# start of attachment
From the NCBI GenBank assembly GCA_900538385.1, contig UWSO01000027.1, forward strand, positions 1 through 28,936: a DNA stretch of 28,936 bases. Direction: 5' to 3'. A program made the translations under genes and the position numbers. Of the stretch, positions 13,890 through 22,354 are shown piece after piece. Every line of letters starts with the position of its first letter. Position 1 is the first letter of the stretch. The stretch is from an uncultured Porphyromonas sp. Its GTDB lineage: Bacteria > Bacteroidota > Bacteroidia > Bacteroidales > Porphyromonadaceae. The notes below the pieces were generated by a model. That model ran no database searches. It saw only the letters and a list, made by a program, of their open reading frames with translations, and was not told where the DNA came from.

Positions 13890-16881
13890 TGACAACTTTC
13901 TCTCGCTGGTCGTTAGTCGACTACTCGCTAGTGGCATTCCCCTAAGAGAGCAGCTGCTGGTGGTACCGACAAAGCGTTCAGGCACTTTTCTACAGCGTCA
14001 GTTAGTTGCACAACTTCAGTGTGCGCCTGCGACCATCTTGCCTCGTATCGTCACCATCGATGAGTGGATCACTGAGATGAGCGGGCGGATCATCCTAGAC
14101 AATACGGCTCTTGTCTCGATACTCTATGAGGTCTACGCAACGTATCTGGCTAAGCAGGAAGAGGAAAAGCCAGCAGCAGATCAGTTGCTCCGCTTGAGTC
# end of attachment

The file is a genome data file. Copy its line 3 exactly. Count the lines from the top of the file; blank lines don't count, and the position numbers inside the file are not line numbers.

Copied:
13890 TGACAACTTTC